The commission voted to table this.  Only commissioners Archie Archer, Jamie Daly and Karen Miller voted against the motion to table the resolution.  I would have voted for the resolution had I been present.  The majority of commissioners are now on record saying that they don’t want you to come to commission meetings prepared with references that support your positions.

Commission meeting
Commissioner Peggy Lambert was absent.

Zoning request for storage units was voted down
The commission rejected a request to rezone a parcel of land from residential to commercial.  I have to wonder if the request would have been approved if the man making it had been politically connected.

Commissioner Ron French led an effort to amend the zoning regulations so that a politically connected office holder could have his land rezoned to commercial to put in a commercial business.  The regulations were written such that one of the few intersections that could be rezoned belonged to an office holder.  Would you and I be able to get the zoning regulations amended to put a commercial development on our property?  Why would commissioner French work so hard for one of the good ole’ boys but vote against this request?

After serving nearly two years, I’ve come to the conclusion that zoning has destroyed the private property rights of the people of Blount County and is nothing more than a tool of the political machine to limit competition.  Unfortunately, there are some in the community who play right into the hands of the political machine, thinking that they are keeping Blount County safe from developers while preserving the scenic beauty.  However, the machine gets what they want, competition is limited and property rights are nothing more than property privileges granted by government.

I’ve been asked what I like best about being a county commissioner and what I like least about being a county commissioner.  What I enjoy best is advocating for the liberty of the people that I represent.  Government should be limited and justice should be blind.  The most disappointing thing is the lack of citizen participation in government.  I’d love to see more involvement from the people.  What I dislike the most about being a county commissioner is voting on zoning regulations and requests for rezoning.  21 people sit as a board of overlords and micromanage land use regulations.  We’re suppose to protect property rights, not eliminate your rights and grant special privileges to a select few.

It is ridiculous that we don’t have more small businesses such as restaurants out in the county.  People shouldn’t be forced to drive into the cities for small businesses that could be readily available in the county without destroying the scenic beauty.  We should stop to think about the pollution created by people driving into cities for simple household items and a meal that could easily be obtained in the county.  Small businesses aren’t going to destroy the scenic beauty of Blount County anymore than new subdivisions, yet subdivisions have been placed all around the county.  Have you noticed that it is usually the large chain that can work through this complicated, political process?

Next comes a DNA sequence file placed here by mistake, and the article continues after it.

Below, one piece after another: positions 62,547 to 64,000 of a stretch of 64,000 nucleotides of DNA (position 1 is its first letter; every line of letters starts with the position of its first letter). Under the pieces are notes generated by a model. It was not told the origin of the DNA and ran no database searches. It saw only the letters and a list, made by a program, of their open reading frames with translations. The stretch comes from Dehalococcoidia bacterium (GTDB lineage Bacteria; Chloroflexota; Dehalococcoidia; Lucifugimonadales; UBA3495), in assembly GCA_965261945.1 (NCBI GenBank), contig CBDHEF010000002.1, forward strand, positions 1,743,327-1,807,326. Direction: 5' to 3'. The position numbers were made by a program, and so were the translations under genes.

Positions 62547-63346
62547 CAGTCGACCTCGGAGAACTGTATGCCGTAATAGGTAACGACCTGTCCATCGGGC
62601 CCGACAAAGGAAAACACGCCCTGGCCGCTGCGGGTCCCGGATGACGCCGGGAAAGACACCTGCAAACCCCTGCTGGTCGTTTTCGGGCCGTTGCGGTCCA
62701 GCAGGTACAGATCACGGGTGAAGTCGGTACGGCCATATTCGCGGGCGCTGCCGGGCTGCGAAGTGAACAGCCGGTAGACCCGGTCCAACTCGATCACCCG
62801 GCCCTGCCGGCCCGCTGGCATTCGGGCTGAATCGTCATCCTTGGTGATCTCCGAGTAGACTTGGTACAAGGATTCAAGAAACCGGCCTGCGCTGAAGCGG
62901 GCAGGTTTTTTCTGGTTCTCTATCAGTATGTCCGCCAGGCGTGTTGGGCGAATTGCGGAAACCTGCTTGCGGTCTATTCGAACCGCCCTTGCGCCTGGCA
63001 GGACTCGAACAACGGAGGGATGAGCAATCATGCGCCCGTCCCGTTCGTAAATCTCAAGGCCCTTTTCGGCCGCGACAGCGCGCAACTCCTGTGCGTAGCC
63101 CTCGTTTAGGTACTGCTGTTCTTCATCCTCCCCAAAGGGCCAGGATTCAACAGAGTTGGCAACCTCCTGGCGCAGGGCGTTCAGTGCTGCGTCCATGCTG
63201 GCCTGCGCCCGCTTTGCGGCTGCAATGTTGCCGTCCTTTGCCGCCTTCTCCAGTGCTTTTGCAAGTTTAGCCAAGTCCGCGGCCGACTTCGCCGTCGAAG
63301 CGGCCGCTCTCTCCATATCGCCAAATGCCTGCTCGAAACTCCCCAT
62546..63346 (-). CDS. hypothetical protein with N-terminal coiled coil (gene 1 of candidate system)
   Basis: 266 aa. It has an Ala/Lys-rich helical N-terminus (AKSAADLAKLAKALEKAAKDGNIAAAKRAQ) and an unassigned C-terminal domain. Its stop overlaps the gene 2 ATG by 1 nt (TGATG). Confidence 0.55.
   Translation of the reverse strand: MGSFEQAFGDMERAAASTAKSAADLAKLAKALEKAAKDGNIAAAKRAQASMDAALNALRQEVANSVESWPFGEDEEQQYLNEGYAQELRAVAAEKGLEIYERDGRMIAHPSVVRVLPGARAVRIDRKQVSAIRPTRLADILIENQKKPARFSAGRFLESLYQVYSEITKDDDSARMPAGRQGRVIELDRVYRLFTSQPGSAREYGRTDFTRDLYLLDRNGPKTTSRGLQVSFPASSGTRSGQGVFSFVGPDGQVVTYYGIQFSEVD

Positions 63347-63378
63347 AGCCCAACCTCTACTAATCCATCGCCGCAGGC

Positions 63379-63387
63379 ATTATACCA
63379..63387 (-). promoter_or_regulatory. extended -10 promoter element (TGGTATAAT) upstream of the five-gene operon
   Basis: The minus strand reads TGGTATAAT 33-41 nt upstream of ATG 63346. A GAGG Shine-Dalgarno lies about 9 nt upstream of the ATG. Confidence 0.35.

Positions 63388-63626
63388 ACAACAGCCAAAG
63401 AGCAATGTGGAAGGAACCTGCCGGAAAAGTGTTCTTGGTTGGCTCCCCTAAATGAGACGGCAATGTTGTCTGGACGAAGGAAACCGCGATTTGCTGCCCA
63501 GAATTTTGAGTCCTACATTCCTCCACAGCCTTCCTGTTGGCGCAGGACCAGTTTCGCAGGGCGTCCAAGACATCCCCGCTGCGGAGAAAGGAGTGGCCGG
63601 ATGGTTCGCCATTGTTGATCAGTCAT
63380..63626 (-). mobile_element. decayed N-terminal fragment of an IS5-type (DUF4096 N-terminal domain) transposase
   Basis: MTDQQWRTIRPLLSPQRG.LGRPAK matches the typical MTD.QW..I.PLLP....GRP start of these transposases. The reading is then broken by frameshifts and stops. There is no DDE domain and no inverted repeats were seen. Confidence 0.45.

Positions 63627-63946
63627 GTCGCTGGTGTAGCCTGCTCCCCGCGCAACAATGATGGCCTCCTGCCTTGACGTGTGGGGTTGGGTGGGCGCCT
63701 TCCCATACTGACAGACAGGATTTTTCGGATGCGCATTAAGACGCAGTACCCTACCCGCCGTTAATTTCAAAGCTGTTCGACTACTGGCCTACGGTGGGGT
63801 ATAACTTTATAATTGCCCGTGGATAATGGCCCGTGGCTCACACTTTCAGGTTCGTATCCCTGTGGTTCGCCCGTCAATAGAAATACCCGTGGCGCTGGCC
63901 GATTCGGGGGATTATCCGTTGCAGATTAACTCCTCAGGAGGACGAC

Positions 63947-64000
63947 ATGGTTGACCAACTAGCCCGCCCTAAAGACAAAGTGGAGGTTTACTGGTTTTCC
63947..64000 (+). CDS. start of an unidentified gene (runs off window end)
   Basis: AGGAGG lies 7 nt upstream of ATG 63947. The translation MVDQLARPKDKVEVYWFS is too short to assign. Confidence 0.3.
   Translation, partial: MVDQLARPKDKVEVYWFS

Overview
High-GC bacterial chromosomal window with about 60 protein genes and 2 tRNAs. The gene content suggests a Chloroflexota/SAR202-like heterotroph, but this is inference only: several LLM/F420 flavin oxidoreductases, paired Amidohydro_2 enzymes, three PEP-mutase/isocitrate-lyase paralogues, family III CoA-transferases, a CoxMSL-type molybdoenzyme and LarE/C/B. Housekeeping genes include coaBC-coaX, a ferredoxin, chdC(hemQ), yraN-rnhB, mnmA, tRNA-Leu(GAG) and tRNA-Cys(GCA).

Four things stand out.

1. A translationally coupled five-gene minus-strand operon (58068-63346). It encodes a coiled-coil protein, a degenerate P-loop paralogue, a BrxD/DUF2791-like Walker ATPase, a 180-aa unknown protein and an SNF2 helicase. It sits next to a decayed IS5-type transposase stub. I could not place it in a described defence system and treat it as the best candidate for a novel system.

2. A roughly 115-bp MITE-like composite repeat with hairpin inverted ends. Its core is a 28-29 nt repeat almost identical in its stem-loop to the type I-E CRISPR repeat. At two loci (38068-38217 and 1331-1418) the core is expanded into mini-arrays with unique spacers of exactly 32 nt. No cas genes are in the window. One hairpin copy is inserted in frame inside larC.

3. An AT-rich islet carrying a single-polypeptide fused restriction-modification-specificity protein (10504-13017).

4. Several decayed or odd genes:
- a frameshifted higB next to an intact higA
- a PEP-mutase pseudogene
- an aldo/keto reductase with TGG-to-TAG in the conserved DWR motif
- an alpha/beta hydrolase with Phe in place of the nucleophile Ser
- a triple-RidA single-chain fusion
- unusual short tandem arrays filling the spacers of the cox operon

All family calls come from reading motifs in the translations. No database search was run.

We’re always told that the roads can’t handle any more traffic.  It is true that we have some roads that are in bad shape and some that are in need of expansion.  However, we need to ask if private property rights are dependent upon which road you live on.  We’re told that roads are too narrow for trucks to travel through.  If that is the case then then trucks should be prohibited from traveling on these narrow roads, but this is often not the case.  Rather than talking about how bad roads are to limit development, we should work to fix the roads that are dangerous.

Furthermore, the economic consequences of zoning has resulted in the cities getting the lion’s share of sales tax because the county’s zoning regulations are so restrictive toward development.  The last time I inquired, I was told that roughly 85% of businesses were in the cities

Zoning was started 100 years ago in New York City to deal with skyscrapers.  The County doesn’t have skyscrapers.  The only building that might fit that definition is in the City of Maryville.  However,  zoning regulations have been expanded through the last century to impact nearly all development.

What we have in place with zoning is a system that is suppose to protect property rights but it doesn’t.  Connected people get what they want and those who aren’t connected don’t get what they want.  No one that I talk with thinks the system is fair, even if they strongly support having zoning.  It’s just a system and not a very good one at that.

Some land use regulations are good, such as setbacks from roads and flowing water.  However, I think it is time for Blount County to have a discussion on whether zoning is serving us well.  For reasons stated here and many more, I conclude that the county is not well served by the system in place and that we should look at taking a different approach to land use regulations.

Blount County Corrections Partnership (BCCP)